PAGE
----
A question of health: Stunned by the sun

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I HAVE a rough patch of red skin on the forehead which always seems to be on the verge of healing but never disappears. Could this be skin cancer?

This is most likely to be a solar keratosis (also known as actinic keratosis). It is an effect of sun damage to the skin. It is not skin cancer but it could develop into skin cancer - and it is therefore important to have it treated.

Solar keratoses are most common in fair-skinned people who have had a lot of exposure to the sun. They often appear on the face, the ears and the back of the hands - all areas that are exposed to sunlight. The risk is that it could develop into a potentially serious form of skin cancer known as squamous cell carcinoma if it is not treated early. Solar keratoses are usually treated with freezing by liquid nitrogen, with excellent results. The best way to prevent this form of pre-cancer is to stay out of the sun and use a sunscreen with a high protection factor (at least factor 15).

I HAVE recently noticed that my breasts are secreting milk, even though I am not pregnant and not breastfeeding a baby. What could be causing this?

This is known as galactorrhoea, and it can affect both men and women. It can be caused by an excess of the hormone prolactin, which is produced by the pituitary gland. But it can also be a side-effect of some drugs used to treat schizophrenia and other mental disorders, blood pressure medications, antidepressants, anti-nausea preparations and contraceptive pills.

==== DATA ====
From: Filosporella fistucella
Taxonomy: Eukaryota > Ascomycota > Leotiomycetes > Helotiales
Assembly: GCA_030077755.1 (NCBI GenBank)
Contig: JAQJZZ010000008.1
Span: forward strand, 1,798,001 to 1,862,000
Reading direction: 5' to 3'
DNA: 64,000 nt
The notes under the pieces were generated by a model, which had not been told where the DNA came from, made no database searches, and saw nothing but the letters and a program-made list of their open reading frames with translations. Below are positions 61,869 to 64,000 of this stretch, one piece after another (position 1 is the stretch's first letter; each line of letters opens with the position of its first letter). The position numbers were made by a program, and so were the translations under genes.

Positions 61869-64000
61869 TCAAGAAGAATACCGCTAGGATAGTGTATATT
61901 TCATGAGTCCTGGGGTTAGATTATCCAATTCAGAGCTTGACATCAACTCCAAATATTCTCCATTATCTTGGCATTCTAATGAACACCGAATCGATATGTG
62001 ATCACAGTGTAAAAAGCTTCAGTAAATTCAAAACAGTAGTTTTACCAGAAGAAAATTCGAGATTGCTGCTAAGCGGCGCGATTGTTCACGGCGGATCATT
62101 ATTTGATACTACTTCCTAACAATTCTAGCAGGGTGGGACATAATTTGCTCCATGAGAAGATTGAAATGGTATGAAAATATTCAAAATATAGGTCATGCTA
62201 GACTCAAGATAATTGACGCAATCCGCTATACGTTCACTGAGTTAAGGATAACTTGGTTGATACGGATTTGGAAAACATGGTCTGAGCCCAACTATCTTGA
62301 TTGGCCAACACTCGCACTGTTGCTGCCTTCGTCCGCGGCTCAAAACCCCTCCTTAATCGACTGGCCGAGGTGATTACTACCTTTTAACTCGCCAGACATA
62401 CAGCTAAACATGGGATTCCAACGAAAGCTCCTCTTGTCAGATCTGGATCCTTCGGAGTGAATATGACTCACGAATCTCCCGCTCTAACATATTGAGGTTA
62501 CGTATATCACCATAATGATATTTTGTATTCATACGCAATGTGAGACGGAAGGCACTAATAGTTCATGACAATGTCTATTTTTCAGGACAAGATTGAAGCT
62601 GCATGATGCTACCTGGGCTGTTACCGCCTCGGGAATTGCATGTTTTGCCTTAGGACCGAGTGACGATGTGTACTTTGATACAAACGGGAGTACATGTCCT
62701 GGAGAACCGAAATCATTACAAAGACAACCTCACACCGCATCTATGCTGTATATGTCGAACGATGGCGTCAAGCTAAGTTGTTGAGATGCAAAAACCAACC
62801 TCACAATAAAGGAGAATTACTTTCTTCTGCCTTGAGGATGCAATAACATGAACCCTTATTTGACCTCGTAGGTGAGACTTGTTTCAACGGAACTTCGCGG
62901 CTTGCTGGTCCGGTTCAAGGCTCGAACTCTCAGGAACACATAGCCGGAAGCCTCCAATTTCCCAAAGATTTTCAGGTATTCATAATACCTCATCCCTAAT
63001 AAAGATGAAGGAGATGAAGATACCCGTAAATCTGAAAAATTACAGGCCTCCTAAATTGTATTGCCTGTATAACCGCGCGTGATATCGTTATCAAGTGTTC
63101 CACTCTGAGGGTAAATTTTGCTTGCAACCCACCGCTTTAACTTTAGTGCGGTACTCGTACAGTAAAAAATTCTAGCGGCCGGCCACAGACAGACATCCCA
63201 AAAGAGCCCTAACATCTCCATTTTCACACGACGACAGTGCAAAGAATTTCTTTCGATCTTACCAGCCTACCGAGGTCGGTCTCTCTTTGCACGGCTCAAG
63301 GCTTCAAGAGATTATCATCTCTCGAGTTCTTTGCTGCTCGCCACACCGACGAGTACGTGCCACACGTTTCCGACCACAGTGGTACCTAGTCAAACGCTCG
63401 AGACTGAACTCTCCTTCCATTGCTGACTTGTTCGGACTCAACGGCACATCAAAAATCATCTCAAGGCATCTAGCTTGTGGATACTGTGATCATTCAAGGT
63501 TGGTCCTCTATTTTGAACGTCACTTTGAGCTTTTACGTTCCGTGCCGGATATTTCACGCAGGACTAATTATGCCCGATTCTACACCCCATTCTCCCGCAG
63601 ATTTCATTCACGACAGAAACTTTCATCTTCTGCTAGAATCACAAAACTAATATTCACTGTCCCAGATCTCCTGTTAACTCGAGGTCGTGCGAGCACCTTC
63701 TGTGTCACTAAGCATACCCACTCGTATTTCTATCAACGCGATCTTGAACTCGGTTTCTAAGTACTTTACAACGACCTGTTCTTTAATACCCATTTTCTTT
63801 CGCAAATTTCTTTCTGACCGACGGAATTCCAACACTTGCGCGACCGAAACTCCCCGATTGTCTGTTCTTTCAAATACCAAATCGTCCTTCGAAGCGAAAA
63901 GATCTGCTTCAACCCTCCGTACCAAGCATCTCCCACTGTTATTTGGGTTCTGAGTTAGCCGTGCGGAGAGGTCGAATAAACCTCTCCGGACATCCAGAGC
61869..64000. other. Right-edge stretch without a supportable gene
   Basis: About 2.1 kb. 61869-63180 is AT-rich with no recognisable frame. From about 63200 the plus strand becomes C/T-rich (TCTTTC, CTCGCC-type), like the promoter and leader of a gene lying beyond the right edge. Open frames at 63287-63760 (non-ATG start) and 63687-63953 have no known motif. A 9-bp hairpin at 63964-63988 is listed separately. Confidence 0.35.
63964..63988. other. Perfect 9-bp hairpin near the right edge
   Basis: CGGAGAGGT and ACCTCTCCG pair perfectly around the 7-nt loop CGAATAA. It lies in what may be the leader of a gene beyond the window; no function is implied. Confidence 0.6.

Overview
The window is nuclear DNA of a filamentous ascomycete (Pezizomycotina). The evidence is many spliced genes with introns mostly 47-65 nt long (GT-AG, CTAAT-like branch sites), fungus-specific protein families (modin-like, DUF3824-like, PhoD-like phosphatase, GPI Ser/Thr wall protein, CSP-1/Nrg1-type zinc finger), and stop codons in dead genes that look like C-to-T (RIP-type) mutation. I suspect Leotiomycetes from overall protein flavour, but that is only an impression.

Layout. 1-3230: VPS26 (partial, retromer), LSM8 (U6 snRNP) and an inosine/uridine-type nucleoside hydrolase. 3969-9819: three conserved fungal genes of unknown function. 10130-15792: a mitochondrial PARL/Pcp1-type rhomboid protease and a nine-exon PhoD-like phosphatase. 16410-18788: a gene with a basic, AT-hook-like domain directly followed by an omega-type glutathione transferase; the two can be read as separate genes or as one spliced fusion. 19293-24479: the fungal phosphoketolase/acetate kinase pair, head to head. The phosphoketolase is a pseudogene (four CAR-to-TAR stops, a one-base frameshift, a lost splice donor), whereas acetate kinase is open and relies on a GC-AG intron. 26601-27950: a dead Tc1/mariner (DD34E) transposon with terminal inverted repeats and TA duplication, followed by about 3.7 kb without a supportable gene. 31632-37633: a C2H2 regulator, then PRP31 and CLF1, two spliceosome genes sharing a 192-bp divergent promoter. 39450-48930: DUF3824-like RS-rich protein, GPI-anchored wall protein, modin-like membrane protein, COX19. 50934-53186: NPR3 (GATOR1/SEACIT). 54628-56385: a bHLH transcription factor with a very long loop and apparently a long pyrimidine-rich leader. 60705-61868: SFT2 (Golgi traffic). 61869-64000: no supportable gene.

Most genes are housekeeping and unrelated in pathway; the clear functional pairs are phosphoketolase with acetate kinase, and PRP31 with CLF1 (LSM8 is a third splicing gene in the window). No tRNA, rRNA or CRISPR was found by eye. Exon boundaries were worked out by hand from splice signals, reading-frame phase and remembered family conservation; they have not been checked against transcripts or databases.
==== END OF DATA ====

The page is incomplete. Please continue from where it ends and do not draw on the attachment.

Occasionally it is caused by an underactive thyroid gland and it is associated, although rarely, with a tumour of the pituitary gland that results in the production of too much prolactin.

It is important to discover what is causing galactorrhoea, and you should see a doctor who can do the necessary tests. If it is not being caused as a side-effect of a drug you are taking, you will probably need both blood tests and X-rays to look at your pituitary gland.

I AM suffering from obsessive compulsive disorder and have found out about a pioneering clinic at the Maudsley Hospital, in London. However, a referral is needed from my GP, whom I don't wish to contact for fear that it may damage my promising career.

I can understand your reluctance to see your GP. You probably think that if the label "obsessive compulsive disorder" is attached to your medical records it will follow you around for the rest of your life. But I think the risks to your career from being unwell with obsessive compulsive disorder are probably greater than the risks of having this diagnosis entered into your medical records. Arrange to see your GP, but, before you go, write a note saying that you would like to begin the consultation with an "off-the-record" discussion about what is going to be entered into your medical records. Be honest about your fears. You will probably be able to find a compromise that allows you to be referred to the clinic without jeopardising your future career prospects.

Please send questions to A Question of Health, `The Independent', 1 Canada Square, Canary Wharf, London E14 5DL (fax: 0171-293 2182; e-mail: health@independent.co.uk). Dr Kavalier regrets he is unable to respond personally to questions

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